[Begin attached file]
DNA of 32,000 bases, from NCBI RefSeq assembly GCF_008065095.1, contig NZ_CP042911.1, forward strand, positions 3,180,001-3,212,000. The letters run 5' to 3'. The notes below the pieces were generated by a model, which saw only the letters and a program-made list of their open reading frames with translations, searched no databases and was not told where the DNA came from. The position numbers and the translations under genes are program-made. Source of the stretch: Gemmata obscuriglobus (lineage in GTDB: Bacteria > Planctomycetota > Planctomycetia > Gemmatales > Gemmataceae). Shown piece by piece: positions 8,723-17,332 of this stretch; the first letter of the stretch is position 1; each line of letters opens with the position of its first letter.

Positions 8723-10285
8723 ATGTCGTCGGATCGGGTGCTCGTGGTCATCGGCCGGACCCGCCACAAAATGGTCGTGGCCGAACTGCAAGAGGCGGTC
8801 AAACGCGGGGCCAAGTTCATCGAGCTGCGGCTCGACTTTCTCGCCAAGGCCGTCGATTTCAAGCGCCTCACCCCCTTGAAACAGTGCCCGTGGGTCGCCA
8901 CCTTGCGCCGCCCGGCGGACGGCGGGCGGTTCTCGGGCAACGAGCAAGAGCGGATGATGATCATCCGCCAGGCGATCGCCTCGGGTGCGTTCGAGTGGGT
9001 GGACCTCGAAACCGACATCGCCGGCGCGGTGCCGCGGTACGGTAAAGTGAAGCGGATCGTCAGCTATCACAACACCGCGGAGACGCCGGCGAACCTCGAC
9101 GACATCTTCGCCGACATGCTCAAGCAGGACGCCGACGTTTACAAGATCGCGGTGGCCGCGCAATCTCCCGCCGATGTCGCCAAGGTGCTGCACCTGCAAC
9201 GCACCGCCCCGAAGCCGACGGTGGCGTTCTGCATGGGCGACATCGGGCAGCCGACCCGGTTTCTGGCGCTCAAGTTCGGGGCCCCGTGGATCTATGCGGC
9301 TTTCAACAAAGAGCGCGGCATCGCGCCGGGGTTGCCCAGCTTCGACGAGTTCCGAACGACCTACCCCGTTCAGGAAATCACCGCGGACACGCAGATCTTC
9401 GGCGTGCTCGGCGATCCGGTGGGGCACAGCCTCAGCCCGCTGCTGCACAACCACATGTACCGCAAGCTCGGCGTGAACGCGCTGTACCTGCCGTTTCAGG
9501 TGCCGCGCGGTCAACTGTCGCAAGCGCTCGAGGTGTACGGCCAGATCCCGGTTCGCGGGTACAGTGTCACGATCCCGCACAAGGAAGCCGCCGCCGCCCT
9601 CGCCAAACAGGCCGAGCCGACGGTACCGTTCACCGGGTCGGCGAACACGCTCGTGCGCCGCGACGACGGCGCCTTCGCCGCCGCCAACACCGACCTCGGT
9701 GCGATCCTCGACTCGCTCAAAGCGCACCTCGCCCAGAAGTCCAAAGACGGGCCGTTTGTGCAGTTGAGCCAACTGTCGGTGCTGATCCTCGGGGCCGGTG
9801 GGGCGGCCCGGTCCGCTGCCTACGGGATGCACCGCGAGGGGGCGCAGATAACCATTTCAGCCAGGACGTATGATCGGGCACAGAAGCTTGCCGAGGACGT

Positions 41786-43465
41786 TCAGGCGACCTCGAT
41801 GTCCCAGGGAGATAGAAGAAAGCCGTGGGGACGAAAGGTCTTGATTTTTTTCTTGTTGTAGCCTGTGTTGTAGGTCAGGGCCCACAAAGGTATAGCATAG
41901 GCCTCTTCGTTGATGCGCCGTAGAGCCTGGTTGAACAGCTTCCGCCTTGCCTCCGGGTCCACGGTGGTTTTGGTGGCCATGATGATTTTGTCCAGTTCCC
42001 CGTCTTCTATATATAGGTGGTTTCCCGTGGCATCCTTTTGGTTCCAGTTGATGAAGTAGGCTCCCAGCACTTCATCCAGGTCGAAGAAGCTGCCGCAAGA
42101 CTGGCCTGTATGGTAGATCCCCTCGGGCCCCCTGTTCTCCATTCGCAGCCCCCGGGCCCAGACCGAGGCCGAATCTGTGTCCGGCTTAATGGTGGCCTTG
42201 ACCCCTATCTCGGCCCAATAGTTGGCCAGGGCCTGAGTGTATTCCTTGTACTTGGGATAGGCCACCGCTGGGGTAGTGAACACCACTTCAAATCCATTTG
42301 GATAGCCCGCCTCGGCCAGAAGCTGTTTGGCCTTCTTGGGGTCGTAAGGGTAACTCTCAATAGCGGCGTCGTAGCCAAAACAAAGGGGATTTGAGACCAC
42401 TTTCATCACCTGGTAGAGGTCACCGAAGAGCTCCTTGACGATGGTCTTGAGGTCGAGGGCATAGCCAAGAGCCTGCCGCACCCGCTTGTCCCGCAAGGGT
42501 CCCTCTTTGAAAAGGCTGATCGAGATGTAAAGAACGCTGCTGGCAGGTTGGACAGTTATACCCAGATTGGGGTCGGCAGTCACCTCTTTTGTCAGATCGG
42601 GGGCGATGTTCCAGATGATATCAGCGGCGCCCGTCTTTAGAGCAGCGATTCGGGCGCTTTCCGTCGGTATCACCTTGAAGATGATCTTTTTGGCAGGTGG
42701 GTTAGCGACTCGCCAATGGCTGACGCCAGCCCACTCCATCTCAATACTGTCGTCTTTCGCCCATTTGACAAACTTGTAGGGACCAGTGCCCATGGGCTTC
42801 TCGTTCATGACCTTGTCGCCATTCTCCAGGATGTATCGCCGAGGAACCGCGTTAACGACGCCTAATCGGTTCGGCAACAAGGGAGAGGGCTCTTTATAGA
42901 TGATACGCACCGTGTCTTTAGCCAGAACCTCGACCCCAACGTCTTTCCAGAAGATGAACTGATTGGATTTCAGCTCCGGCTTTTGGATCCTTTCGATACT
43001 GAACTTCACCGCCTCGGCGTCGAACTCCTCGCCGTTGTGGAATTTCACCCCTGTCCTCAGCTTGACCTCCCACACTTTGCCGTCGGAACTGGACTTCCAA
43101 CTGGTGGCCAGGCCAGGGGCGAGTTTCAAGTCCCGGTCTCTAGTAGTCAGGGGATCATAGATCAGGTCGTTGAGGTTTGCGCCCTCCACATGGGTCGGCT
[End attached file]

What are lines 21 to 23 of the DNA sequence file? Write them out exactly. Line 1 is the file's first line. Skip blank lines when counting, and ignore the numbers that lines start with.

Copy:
42201 ACCCCTATCTCGGCCCAATAGTTGGCCAGGGCCTGAGTGTATTCCTTGTACTTGGGATAGGCCACCGCTGGGGTAGTGAACACCACTTCAAATCCATTTG
42301 GATAGCCCGCCTCGGCCAGAAGCTGTTTGGCCTTCTTGGGGTCGTAAGGGTAACTCTCAATAGCGGCGTCGTAGCCAAAACAAAGGGGATTTGAGACCAC
42401 TTTCATCACCTGGTAGAGGTCACCGAAGAGCTCCTTGACGATGGTCTTGAGGTCGAGGGCATAGCCAAGAGCCTGCCGCACCCGCTTGTCCCGCAAGGGT